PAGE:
As dog trainers in Toms River, NJ we are asked questions about dog behavior all the time.  Recently, we had a friend ask us how to stop her puppy from unwanted behaviors if she shouldn’t be using the crate for punishment.  Here is her question:

 “He has these barking and Indy 500 episodes so if I can’t get him to chill out after a while, I tell him he is going to “time out…” I can see how it could be a mixed signal, but what else should I do? A child sleeps and plays in their room but when they are punished they are told to GO TO THEIR ROOM. What do you suggest I do when he is being “bad” or needs a time out?

Great question, Danielle!  We prefer the crate to have a positive association with it.  This will prevent hesitation to go in the crate in the future.  A lot of child experts now recommend using an area outside of the bedroom as well.   Every dog needs a job and we can help teach you a job for him that will be a great tool during the course of his life.  The best time to utilize this exercise is just before the bewitching hour.  The mental stimulation typically circumvents the Nascar feeling.

My Dog Needs A Time Out

Frosty and his mom practicing Place

All you need is a bathmat or small (omit area) rug for him to sit/lay on, it must be big enough for him to comfortably stand on it with all four feet.  Have him on a leash and walk him up to the mat, put him on it and tell him “Place.”  Walk away while facing him about 3 feet.  He must keep all 4 feet on the mat.  He can lay dog, sit or stand, but all 4 feet must be on it.

Once he understands that he needs to stay there, you can start increasing how far away you are from Place and the length of time he has to stay there.  When you first start challenging this exercise, you will keep the leash in your hand and stand as far away as the leash will let you.  Once you are confident standing that far away, you can begin to upgrade to a longer leash and do it from further away.  The most important thing you can do: If he gets up when you haven’t released him, take the leash, walk him back up to Place and reset him WITHOUT saying a word.   His job is to stay there until you release him.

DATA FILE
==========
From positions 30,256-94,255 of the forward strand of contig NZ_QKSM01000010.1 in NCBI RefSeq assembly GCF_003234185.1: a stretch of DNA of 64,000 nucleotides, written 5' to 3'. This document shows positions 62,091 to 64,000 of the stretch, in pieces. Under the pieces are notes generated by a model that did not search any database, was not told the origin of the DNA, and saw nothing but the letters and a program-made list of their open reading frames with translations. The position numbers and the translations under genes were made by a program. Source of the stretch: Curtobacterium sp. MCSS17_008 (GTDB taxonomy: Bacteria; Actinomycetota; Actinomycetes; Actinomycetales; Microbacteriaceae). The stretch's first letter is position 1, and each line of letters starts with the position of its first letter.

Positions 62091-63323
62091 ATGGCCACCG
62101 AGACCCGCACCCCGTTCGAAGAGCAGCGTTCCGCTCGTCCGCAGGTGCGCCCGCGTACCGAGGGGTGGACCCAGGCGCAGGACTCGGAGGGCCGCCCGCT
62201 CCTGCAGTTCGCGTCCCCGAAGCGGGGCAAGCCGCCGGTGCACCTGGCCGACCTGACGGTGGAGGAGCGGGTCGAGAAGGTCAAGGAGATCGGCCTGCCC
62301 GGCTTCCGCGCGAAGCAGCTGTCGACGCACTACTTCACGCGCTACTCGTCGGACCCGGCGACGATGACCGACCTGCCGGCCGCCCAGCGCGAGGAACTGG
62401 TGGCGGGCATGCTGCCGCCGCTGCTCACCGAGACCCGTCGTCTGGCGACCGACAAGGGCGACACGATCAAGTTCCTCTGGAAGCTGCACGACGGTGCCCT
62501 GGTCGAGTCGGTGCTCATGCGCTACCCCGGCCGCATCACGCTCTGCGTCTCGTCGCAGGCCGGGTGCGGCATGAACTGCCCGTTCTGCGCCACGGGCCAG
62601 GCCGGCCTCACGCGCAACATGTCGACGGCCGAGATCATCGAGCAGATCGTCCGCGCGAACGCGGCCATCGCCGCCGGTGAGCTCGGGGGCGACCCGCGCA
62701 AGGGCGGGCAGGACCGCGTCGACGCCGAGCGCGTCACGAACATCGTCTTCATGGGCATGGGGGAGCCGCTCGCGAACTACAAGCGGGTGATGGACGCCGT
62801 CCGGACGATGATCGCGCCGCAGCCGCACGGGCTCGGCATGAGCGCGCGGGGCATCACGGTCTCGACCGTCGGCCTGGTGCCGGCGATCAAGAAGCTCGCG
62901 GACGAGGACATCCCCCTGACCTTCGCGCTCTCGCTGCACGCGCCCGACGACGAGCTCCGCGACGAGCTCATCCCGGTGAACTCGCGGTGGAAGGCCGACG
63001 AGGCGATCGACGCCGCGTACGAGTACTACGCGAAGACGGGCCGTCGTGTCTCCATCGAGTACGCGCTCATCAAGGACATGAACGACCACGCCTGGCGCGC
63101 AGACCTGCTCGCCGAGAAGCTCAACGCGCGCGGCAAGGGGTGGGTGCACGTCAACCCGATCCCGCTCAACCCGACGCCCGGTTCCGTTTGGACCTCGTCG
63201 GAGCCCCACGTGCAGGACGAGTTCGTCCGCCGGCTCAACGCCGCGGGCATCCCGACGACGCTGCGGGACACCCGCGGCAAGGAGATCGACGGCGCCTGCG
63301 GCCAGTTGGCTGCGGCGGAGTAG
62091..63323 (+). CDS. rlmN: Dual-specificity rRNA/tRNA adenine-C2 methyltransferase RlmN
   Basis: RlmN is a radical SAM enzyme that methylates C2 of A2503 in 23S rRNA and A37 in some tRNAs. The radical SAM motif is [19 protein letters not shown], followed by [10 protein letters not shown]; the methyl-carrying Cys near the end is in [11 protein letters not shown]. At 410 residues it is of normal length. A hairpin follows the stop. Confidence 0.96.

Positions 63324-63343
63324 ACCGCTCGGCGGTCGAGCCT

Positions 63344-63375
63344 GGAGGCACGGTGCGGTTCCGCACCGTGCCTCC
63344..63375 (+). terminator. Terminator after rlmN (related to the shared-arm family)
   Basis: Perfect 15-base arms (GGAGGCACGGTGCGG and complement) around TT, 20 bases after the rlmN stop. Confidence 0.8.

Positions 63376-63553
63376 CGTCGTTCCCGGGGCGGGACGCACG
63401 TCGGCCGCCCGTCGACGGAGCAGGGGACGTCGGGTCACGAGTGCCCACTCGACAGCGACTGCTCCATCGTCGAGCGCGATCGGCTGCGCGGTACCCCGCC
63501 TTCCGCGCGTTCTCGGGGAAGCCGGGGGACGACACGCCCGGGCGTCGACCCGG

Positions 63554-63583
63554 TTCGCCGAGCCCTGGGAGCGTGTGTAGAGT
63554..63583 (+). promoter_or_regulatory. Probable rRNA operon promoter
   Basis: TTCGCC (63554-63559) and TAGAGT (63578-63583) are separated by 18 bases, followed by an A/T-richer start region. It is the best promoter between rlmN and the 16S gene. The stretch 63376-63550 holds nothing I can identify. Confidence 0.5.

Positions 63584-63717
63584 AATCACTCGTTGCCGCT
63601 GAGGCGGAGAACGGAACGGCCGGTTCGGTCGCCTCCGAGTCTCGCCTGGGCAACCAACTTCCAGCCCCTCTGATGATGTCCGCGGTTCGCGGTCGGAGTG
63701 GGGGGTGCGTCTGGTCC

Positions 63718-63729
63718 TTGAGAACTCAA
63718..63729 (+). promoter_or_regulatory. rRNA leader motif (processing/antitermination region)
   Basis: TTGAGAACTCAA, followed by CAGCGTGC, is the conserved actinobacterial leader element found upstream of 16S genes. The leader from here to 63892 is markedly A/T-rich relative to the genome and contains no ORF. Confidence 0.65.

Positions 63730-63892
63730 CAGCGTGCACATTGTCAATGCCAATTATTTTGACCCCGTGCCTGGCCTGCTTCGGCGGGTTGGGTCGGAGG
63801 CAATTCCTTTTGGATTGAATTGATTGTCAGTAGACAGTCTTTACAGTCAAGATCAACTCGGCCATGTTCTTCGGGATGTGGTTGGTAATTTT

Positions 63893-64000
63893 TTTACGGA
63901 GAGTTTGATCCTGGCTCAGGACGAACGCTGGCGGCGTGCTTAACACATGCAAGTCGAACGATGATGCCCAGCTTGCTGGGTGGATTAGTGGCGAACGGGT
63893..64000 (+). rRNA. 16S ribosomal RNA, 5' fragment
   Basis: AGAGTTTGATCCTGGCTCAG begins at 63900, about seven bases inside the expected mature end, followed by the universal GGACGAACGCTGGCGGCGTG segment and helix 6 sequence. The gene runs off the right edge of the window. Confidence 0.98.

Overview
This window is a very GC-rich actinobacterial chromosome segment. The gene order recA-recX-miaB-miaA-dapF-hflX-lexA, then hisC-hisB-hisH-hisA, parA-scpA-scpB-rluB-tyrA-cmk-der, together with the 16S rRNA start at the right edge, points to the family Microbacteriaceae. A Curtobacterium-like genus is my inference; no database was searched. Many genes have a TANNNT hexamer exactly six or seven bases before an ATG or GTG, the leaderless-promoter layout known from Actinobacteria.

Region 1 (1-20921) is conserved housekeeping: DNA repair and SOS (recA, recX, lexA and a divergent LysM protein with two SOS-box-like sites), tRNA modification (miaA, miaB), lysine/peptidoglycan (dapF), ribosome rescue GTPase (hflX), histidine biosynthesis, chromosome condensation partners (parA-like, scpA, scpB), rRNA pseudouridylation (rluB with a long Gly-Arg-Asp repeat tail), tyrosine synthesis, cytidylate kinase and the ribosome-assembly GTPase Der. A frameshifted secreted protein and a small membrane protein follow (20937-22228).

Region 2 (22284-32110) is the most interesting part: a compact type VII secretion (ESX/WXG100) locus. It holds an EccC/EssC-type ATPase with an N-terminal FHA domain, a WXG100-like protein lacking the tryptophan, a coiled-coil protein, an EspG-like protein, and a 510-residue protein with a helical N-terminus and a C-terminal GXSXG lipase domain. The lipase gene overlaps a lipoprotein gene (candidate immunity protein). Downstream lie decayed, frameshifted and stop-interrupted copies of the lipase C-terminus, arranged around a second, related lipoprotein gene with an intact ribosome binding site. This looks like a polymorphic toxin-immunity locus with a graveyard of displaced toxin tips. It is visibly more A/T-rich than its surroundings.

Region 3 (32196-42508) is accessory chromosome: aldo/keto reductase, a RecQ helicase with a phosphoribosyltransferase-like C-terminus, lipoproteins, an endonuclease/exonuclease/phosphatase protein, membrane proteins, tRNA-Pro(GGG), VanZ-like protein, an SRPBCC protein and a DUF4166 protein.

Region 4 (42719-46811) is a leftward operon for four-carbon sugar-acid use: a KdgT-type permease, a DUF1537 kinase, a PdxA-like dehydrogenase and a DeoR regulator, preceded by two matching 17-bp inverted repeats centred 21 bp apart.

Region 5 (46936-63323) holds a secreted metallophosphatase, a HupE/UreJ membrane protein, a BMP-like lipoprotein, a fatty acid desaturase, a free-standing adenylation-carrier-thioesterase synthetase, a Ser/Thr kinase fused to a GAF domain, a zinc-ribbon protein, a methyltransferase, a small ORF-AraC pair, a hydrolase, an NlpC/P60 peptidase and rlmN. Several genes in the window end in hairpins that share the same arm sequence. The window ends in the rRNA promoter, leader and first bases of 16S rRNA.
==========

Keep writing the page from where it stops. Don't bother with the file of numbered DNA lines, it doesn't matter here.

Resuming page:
The good thing about this exercise and using a mat is that it is portable, so you can bring it to your parents, your friends, a marketing event and the rules are the same: Stay right here until I release you.  You will impress everyone with your well behaved dog in any environment.

Cheat to win!  If you know you are going to be on the computer working, set Place up near you.  Loop the leash handle around your wrist so you can feel him move off the rug without having to be quite so focused on him.

It will be a lot of work in the beginning, but it is an amazing command.  What will you do when your dog is full grown and the pizza man rings the door bell?  Tell him, Place.  What happens when you eat dinner, or you have company over and you don’t want him begging for food?  Tell him, Place.  If you drop a glass vase that shatters and he starts running over to inspect the noise?  Tell him, Place.  You have a car full of groceries and need to keep the front door open and don’t want to trip on him coming in and out of the house?  Tell him, Place.

There are a million ways Place will be beneficial to you and your dog.  He needs something to do to occupy his “free” time and you need him to be safe and well mannered at all times.